VM versus Affinity - I'll take Affinity!

Discussion in 'Basses [BG]' started by dkelley, Jul 10, 2013.

  1. Just a (probably controversial) thread to see if anyone feels the same as I do about these instruments, not intending to be starting trouble though.

    I tried a VM fretless jazz. not bad. not great though. had a tone that was distinctly different from a real (usa fender) jazz bass. I've played plenty of fretless (a few years exclusively in the 80s and 90s). I know jaco stuff inside out. I've played jaco official basses a few times and had several amazing fretless basses myself, and this isn't one of them.

    I mean, it's not awful, I've played awful before.

    But it's not doing the jazz thing as well as I expected, and has a rather cheap feel to the bridge (not like a good vintage fender, but like cheap thin poorly made), an odd feel to the neck, and I'm not a fan of the non-original jazz knobs (but I get it's the VM series). The bridge on this bass is unimpressive - what happened to the brass saddles of the vm precision? why does this specialty fretless jazz get the short end of the stick at teh bridge? Tuners are nice though. Nut is clearly cheapo plastic. knobs are scratchy - and I've read that of other owners of the vm fretless jazz.

    NOW onto affinity - the bottom of the barrel basses.

    my affinity jazz V was a nearly free CL grab ($100 with traynor amp, cord, and 2 straps (one is leather) and gig bag.

    Several of you have read about that grab I made already and know how much I love this bass along side my US ebmm basses, ibanez BTBs, hagstrom 8, and former ownership of alembic series 1, japanese ibanez musician, and some other nice basses.

    The affinity, after a neck shim and basic setup and new strings, looks, sounds, feels, and RESPONDS like a real usa jazz bass. it gets grindy when playing hard! I LOVE THAT! it behaves really quite authentically. it's solid. the tuners are cheap and should NOT be 5 in a row (the poor b string already broke once when I was replacing it due to the strong down angle after the nut). bridge is BETTER than on the VM imho - doesn't have any cheapness in it's feel, good old usa vintage jazz bridge. pickups are noname and superior to the duncan designed vm imho.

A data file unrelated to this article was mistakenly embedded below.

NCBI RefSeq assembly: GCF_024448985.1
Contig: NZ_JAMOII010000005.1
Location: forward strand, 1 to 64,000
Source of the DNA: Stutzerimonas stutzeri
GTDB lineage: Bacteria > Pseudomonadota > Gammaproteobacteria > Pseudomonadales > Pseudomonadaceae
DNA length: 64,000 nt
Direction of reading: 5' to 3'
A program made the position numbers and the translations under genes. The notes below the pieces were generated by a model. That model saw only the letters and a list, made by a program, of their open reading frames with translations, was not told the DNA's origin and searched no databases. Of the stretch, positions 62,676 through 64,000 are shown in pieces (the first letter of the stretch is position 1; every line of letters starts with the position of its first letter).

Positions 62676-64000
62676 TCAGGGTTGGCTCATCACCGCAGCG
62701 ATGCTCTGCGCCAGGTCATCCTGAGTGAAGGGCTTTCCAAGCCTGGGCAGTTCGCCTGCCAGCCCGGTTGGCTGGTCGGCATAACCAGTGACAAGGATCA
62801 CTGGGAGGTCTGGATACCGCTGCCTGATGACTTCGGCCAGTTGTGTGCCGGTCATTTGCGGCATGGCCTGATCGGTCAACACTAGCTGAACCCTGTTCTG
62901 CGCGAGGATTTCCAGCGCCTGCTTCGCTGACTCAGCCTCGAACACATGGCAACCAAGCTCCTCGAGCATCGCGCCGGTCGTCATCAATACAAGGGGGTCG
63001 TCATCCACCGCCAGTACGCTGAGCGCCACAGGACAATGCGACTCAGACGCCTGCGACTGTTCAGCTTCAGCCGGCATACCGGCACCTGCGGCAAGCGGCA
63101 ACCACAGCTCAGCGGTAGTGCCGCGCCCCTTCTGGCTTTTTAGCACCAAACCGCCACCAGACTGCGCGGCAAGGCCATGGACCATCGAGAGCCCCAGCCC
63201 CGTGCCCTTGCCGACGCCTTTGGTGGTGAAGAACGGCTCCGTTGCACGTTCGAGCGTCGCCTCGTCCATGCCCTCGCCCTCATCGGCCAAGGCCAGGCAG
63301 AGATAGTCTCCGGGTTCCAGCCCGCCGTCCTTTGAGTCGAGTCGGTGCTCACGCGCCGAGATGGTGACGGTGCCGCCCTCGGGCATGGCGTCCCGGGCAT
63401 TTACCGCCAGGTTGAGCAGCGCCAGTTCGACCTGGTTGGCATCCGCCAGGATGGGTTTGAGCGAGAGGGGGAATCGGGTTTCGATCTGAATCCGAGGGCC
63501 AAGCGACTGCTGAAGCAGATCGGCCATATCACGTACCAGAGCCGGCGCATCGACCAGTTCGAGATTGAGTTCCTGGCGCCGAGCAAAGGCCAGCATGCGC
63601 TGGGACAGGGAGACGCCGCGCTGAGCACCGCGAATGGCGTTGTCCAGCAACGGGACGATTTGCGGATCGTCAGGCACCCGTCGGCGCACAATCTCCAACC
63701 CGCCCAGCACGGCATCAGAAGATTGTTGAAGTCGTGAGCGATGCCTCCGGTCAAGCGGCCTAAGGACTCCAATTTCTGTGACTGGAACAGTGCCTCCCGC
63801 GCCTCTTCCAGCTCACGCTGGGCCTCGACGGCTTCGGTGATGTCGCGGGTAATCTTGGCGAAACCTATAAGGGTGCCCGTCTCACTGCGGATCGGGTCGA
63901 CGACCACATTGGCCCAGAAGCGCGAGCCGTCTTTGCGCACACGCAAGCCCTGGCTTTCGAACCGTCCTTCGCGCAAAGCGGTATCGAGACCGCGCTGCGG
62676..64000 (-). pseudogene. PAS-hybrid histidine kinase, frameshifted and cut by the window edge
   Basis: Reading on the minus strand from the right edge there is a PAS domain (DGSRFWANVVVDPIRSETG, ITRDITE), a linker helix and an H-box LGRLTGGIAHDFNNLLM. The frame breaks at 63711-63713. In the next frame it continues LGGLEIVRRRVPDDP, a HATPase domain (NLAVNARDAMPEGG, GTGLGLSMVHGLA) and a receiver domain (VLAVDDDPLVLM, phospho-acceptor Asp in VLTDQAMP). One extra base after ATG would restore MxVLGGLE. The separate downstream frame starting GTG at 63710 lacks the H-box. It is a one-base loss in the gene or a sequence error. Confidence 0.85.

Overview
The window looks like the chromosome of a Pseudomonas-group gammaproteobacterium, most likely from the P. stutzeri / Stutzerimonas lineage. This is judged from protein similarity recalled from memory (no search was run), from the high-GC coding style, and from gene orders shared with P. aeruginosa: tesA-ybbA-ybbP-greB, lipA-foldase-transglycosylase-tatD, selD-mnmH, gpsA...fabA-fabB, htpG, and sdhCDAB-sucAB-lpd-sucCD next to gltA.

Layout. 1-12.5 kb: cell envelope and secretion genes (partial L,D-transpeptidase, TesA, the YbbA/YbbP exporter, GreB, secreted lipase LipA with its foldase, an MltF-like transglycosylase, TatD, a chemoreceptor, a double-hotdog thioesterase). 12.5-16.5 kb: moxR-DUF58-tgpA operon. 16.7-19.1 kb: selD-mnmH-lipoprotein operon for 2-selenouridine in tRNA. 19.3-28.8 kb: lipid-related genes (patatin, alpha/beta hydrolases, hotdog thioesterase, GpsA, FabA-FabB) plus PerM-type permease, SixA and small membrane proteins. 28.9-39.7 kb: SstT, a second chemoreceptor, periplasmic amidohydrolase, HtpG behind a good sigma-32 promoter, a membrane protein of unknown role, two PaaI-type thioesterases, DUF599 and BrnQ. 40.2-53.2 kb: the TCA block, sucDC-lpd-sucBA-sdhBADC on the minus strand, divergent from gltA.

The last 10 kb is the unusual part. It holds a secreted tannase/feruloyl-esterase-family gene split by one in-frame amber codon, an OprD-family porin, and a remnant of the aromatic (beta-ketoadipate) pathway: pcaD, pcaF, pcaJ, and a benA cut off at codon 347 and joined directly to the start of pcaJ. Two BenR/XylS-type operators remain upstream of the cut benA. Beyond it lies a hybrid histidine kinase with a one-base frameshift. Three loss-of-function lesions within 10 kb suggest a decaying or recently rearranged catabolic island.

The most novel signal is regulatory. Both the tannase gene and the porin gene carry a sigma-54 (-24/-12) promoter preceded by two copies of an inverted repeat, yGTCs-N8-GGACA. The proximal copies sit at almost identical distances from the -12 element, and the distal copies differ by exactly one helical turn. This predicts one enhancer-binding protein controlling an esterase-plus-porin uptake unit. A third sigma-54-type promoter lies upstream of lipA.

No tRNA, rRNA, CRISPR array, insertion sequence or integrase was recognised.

But the affinity is exactly right. defret one and imho it'll be miles ahead of the VM fretless jazz.


    Affinity - alder body (authentic of usa fender jazz).
    VM - agathis body!?!?! (crappy quality "wood").

    Affinity - unspecified fender jazz v pickups.
    VM - duncan designed jazz pickups. why do the affinity V pickups sound so much better? I mean, quite similar to the usa jazz I was just comparing against at my local store?

    Affinity nut - artificial bone. I'm sure that's another word for white plastic LoL, but it's a nice marketing trick at least, and in practice it's a good nut without friction problems (rather like a real bone nut).
    VM nut - plastic, marketed as such, and actually worked fine too. but why is the affinity one marketed as artifical bone? that sounds like it ought to be superior to the VM's marketed name of "plastic".

    Affinity fingerboard - rosewood. like the USA jazz I was just comparing against (although maple is nice on a fender too imho).
    VM fingerboard - that plastic fretless fake ebony stuff. ok, fair enough - it's a fretless. I think that was a smart choice actually. but that could be part of the tone thing as well maybe... but I have enough fretless experience to know that a hard fingerboard can still give a great jazz bass tone, so it can't blame the ebonal or whatever it's called for the VM's lack of true jazz bass character.

    Affinity neck - straight, needed no adjustment but I did make a small rod turn as I have my preferences in setup. was stable when I got, it stable still now after my small adjustment. perfect.
    VM neck - bowed too much - fretless should have zero bow. period, final. I didn't try to adjust it, but did further reading and found others with issues with the VM's neck stability. what gives?

    Affinity fret fit and finish - perfect, smooth, able to be felt when needed but never sharp or in the way. maybe this was just one of hte good ones? I know it was never dressed or touched after buying from the store based on previous owner's story.
    VM fret fit and finish - NA LoL.

    Affinity pots - work perfectly, no scratchies, no issues, but likely cheap quality.
    VM pots - scratchy, work but clearly cheap quality. should not be this bad right away. again I've read of lots of problems here, but also some folks having issues with affinity pots. even steven?

    Final thought:
    Affinity - used for $100 to $200
    VM - used for $200 to $300

    Anyone have thoughts or criticisms or ideas to share on this subject or am I just meandering on my own wavelength here? Maybe this is dumb to compare two cheap lines like this, but I believe they're made in two different countries. So sort of like two different bass companies with one parent controlling company....
    el_Bajo_Verde likes this.